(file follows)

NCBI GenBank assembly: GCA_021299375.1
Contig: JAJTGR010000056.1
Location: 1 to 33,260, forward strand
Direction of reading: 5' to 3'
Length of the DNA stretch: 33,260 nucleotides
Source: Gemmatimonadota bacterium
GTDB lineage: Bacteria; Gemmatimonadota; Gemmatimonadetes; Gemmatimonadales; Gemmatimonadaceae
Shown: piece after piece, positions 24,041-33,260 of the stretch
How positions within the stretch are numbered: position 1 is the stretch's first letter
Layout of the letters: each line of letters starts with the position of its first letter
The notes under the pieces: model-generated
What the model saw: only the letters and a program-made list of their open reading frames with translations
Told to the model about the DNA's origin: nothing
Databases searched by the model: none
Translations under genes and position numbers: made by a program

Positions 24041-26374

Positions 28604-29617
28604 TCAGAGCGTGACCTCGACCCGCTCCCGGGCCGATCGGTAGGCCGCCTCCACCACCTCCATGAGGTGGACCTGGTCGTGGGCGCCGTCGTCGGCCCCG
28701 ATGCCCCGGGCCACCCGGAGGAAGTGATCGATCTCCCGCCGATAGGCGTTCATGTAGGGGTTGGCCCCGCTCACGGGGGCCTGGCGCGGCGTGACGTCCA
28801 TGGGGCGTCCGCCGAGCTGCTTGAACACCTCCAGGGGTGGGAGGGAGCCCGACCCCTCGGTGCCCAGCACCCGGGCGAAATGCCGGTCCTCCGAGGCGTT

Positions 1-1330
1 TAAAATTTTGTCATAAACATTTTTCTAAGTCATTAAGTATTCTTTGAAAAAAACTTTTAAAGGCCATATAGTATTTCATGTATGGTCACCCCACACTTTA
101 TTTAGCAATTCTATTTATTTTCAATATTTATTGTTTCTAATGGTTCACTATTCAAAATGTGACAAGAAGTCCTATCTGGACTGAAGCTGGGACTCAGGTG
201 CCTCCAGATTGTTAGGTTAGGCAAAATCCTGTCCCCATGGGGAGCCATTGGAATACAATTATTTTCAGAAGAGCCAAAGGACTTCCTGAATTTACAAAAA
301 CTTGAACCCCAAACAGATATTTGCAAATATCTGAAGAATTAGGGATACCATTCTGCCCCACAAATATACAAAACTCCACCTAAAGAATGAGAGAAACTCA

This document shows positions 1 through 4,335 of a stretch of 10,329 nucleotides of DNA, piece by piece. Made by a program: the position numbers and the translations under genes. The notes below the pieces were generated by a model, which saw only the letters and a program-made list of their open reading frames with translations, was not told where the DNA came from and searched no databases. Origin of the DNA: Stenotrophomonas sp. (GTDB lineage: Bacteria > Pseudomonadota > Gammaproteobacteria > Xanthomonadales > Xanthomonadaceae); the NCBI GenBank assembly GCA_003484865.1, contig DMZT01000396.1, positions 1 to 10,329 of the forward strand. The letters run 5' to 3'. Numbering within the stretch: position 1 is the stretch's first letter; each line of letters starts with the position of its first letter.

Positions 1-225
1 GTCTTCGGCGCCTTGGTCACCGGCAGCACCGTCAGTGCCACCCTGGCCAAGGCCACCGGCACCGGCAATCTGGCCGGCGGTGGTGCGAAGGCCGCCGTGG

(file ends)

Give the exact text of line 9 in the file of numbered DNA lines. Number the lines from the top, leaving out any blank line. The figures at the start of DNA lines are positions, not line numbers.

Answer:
How positions within the stretch are numbered: position 1 is the stretch's first letter